November 28, 2016      

From semiconductors to smartphones, South Korea is already a major player in a wide range of industrial and consumer technologies. The nation has been working to ramp up its presence in another area, investing in South Korea robots and automation.

Last October, South Korea’s Ministry of Trade, Industry, and Energy announced that it would support the growth of local robotics firms in several different ways. The ministry plans to increase South Korea robot demand through the use of more service robots in the public sector and the development of smart factories.

South Korea’s government also intends to select numerous research centers and businesses for the development and deployment of advanced robots.

In addition, the ministry said it will create institutes to conduct research into humanoid robots and launch programs to ensure a steady supply of high-quality components for South Korean robotics.

Business takeaways:

  • The South Korea robots industry is benefiting from government support, which aims to maintain the nation’s lead in global automation.
  • The Ministry of Trade, Industry, and Energy plans to provide millions of dollars between now and 2020.
  • In addition to South Korea robots for manufacturing and logistics, the government is promoting R&D into autonomous vehicles and social robots for healthcare.

Targeting South Korea robots manufacturers

As it sets its ambitious growth plans, South Korea can leverage the resources of a large and rapidly expanding robotics base. The country is already a major and enthusiastic adopter of industrial automation.

According to an International Federation of Robotics study, South Korea is the world’s second-largest market for industrial robots, leading Japan and trailing only China. In 2015, the number of industrial robot units sold in South Korea grew by 55 percent.

Japan, meanwhile, posted only 20 percent growth. Along with Singapore and Japan, South Korea is a leader among global economies for robot density in manufacturing. Given a stable economic environment, both Korea and Japan are expected experience an average annual growth of five percent in robot sales from 2016 to 2019, according to the IFR.

South Korea robots are leaders, such as Hubo, which won last year's DARPA Robotics Challenge.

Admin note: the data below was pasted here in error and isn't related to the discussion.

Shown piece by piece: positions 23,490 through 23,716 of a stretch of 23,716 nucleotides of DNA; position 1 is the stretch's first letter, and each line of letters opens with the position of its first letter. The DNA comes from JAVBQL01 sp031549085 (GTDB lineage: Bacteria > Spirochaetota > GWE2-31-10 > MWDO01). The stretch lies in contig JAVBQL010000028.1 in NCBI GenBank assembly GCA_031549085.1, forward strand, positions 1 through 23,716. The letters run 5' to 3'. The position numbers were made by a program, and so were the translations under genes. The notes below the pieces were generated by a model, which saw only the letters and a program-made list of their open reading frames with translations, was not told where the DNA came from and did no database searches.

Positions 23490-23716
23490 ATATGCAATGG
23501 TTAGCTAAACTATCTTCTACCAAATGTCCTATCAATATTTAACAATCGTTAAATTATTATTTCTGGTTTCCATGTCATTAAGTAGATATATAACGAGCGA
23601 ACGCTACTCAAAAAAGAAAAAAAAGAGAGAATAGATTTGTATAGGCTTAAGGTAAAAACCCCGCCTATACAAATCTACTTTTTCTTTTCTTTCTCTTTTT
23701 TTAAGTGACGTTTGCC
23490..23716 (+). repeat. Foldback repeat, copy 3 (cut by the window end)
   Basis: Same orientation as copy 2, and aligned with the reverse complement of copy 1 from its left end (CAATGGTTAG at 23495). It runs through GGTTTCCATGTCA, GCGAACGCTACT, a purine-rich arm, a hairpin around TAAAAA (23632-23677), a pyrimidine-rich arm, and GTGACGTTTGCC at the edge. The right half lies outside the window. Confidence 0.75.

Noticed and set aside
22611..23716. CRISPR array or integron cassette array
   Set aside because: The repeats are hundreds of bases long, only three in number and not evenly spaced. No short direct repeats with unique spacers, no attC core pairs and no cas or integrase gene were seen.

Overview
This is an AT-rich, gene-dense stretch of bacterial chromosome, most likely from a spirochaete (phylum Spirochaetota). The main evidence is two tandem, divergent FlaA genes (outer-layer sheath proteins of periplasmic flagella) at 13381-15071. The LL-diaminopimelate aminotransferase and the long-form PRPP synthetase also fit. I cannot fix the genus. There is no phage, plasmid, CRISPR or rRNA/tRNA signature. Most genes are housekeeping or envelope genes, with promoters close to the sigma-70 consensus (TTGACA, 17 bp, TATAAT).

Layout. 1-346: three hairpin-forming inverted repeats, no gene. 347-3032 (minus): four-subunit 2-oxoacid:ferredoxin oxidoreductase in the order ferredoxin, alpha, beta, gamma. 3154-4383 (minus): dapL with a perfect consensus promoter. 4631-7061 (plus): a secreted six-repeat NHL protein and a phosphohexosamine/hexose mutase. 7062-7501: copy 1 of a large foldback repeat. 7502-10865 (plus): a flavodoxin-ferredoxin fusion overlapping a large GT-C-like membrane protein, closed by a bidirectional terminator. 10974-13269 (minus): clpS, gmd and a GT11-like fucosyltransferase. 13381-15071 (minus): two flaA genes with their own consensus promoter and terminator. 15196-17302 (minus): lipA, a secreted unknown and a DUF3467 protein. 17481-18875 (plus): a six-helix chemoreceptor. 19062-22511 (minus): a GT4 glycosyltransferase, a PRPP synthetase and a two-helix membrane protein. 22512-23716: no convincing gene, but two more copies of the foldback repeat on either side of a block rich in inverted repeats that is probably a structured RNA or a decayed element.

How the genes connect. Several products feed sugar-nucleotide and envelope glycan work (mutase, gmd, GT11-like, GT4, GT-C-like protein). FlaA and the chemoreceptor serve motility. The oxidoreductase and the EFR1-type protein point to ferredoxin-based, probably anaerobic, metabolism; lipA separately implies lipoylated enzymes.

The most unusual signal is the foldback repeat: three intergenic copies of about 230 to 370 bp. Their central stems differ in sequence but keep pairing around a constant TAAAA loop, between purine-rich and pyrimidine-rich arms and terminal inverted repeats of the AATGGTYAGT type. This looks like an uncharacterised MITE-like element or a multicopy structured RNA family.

South Korea’s Hubo won last year’s DARPA Robotics Challenge.

To encourage the adoption of automation, the Ministry of Trade, Industry, and Energy has scheduled 20 pilot projects for the next two years, focusing on the deployment of advanced manufacturing robots.

The ministry is currently in the process of tracking down businesses that are already operating smart factories and that are willing and able to adopt robot-based manufacturing processes.

On the public sector front, the ministry is preparing to launch up to 80 pilot projects between now and 2020 targeting service robots for medical rehabilitation, autonomous transport, and other functions.

The ministry is also selecting corporate research centers to become test beds for South Korea robots. To further this effort, over 100 billion won ($85 million) will be devoted to the initiative until 2020. The goal is the development of 20 or more new types of manufacturing-focused robots.

Most of the South Korean government’s planned humanoid robot institutes are likely to be established within academic research facilities.

In addition, South Korea wants to ensure that South Korean robotics and automation providers have fast access to high-quality parts such as controllers, motors, and speed reducers — and to lessen the nation’s need to rely on global suppliers. To that end, the ministry is planning to invest 350 billion won ($298 million) in domestic component research and development.

More About South Korean Robots:

A strong support base

As the government, private industry, and academia join forces to advance the global presence of South Korea robots, they can take advantage of a growing number of robotics-focused organizations.

Among the groups that can provide a foundation of technical and marketing support are the Korea Robotics Society, the Korea Institute for Robot Industry Advancement, the Korea Association of Robot Industry, and the Institute of Control, Robotics, and Systems.

“The robot industry has emerged as a new technology frontier that will give a fresh boost to the manufacturing sector,” said Trade Minister Joo Hyung-hwan. “The government will fully support the businesses’ investment into research and development in a bid to help the industry grow as a new export leader.”

In my next article, we’ll examine how academia and the healthcare industry are working together in South Korea, where robotics is advancing faster than outsiders may realize.